'Israel loves Iran' campaign hopes to move from Facebook to the streets
Facebook campaign connecting real Israelis and Iranians with an anti-war message is aiming to get on bus ads and posters across Tel Aviv.
A Facebook campaign of love and respect between Iranians and Israelis is hoping to update its status, and migrate to posters on the Israeli street.
Over the past few months, as war talk between Israel and Iran has heated up, quieted down, and once again started to rattle, the Israel-Loves-Iran Facebook page, which professes love for our Iranian brothers and sisters, has received close to 80,000 "likes."
The page allows Internet surfers from Israel, Iran and every other country to upload photos with the caption, "Iranians, we love you. We will never bomb your country."
Israel-Loves-Iran is a virtual handshake extended in peace and a statement of total opposition to war between the two countries. Now, the page's creators are looking to take their message beyond the computer screen and into the public sphere, with an ad campaign to raise funds for billboards all over Tel Aviv.
Ronny Edry, a graphic artist from Tel Aviv and the page’s creator, has opened a campaign on Indiegogo, a global fundraising platform, to drum up $150,000 for the posters and for advertising space. His tagline for this new campaign is "Not ready to die in your war,” a sentence appearing beneath photographs of real people from all over the world.
“When I uploaded the first photo to my personal page, it got so many hits from people – Israelis and Iranians – that it just crashed,” he says. “So I opened the page that’s there now. The goal of the campaign is to reach out to our governments and show them the faces of real people. In the formal media, most of what we hear is talk about war, and we want to show the people themselves that we are different from the government and war is not what we want."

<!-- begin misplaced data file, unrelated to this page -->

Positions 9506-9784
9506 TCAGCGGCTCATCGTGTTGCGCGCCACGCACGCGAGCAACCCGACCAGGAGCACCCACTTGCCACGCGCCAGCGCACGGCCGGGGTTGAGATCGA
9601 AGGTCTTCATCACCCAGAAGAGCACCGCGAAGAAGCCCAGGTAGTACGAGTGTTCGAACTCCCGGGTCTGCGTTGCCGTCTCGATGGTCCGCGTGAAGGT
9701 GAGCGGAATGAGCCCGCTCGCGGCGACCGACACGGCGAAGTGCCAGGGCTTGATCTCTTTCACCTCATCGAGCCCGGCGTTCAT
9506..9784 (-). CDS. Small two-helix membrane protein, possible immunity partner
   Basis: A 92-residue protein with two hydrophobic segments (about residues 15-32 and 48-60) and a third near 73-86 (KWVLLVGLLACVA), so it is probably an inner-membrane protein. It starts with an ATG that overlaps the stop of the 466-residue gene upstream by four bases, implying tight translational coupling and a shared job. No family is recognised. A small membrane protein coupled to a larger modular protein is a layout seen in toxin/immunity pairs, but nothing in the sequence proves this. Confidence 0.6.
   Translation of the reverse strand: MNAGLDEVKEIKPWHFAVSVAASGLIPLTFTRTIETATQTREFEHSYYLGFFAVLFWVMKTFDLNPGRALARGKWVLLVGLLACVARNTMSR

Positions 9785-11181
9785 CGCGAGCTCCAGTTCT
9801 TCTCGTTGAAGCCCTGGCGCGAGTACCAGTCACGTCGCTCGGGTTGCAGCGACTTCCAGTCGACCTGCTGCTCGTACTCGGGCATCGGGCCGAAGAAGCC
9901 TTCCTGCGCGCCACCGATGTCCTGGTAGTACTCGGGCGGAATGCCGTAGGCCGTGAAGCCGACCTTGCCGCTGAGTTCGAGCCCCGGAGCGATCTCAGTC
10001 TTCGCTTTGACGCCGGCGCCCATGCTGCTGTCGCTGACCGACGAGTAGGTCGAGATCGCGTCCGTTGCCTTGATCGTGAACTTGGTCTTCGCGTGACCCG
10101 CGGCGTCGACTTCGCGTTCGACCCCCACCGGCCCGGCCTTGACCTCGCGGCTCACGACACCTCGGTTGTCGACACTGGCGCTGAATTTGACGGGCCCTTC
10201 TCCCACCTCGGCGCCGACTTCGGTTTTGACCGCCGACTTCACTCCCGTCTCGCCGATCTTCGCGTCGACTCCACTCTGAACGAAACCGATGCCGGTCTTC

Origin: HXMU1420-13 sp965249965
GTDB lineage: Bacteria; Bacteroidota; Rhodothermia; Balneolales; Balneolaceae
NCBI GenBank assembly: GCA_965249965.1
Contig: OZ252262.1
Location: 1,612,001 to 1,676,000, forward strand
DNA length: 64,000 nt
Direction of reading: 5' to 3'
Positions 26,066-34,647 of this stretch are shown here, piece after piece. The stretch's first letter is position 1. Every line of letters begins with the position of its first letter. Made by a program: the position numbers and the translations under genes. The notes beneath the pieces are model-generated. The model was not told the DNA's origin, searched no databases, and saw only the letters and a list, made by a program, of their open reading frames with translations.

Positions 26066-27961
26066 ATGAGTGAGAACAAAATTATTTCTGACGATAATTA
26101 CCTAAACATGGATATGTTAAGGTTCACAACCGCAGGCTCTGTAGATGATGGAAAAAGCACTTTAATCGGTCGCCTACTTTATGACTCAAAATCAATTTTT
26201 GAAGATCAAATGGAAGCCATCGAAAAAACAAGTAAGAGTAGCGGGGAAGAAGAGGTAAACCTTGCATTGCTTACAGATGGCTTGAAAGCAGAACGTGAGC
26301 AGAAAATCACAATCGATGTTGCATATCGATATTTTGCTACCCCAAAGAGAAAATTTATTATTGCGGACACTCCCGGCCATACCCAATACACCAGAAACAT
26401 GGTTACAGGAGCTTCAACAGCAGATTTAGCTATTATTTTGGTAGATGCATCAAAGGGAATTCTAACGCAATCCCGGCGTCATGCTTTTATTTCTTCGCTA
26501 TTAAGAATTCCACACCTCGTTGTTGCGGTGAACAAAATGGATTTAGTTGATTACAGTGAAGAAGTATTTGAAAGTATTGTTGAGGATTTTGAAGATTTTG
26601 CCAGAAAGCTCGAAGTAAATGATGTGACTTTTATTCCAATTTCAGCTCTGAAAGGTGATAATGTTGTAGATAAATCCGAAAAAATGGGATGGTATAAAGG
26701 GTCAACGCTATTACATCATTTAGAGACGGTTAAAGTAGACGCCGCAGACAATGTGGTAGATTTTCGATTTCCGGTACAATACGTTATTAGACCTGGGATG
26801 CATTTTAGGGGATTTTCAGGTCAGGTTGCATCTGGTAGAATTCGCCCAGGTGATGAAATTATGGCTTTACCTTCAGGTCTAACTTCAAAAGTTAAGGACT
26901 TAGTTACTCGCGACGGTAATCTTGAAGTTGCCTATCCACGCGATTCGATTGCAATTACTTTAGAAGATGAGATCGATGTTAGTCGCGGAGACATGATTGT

The response has not been restricted to the Israeli side. Iranians, too, are eager to express their opposition to war.
"What’s different this time is that many Iranians have come out into the open and started showing their faces and putting their photographs on posters. In the past, there was a lot of fear, so Iranians didn’t send photos or click ‘Like’ on the page,” Edry says.
Edry's Facebook page is getting a whopping 2 million hits per week, but the 41-year-old father believes that it's crucial to also get posters on the street in order to reach the average Israeli.
“The Facebook community is much more aware of the page than the Israeli street is,” he says. “We want to get as much funding as possible so we can start a poster campaign on buses, where people will be face-to-face with the images of human beings just like them. At bus stops, there is room for two posters, and the goal is have one poster showing an Israeli and another showing an Iranian."
According to Edry, the international community and foreign media have been incredibly supportive. Moreso, perhaps, than outlets in Israel.
"It’s easier for me to get an item on CNN than it is for me to get onto a morning program in Israel,” he says. “There’s also a lot of skepticism and cynicism on the Israeli street. There’s a lot of apathy about the prospect of war. Even while the missile is in the air, the average Israeli will be sitting in a café, complaining that the foam in his espresso isn’t deep enough.”
At press time, the campaign had yet to break the $4,000 mark in its fundraising. The target date for Edry's fundraising is September 22, and he is worried he won't hit his mark. His efforts to get a celebrity endorsement or a donation from large organizations abroad have also been turned down.
“I’ve been asking various celebrities abroad, and they’ve said, ‘That’s nice, but we don’t want our faces on it,’” he sighs. “But we’ll be happy to put the face of any individual who donates a large amount on the posters.”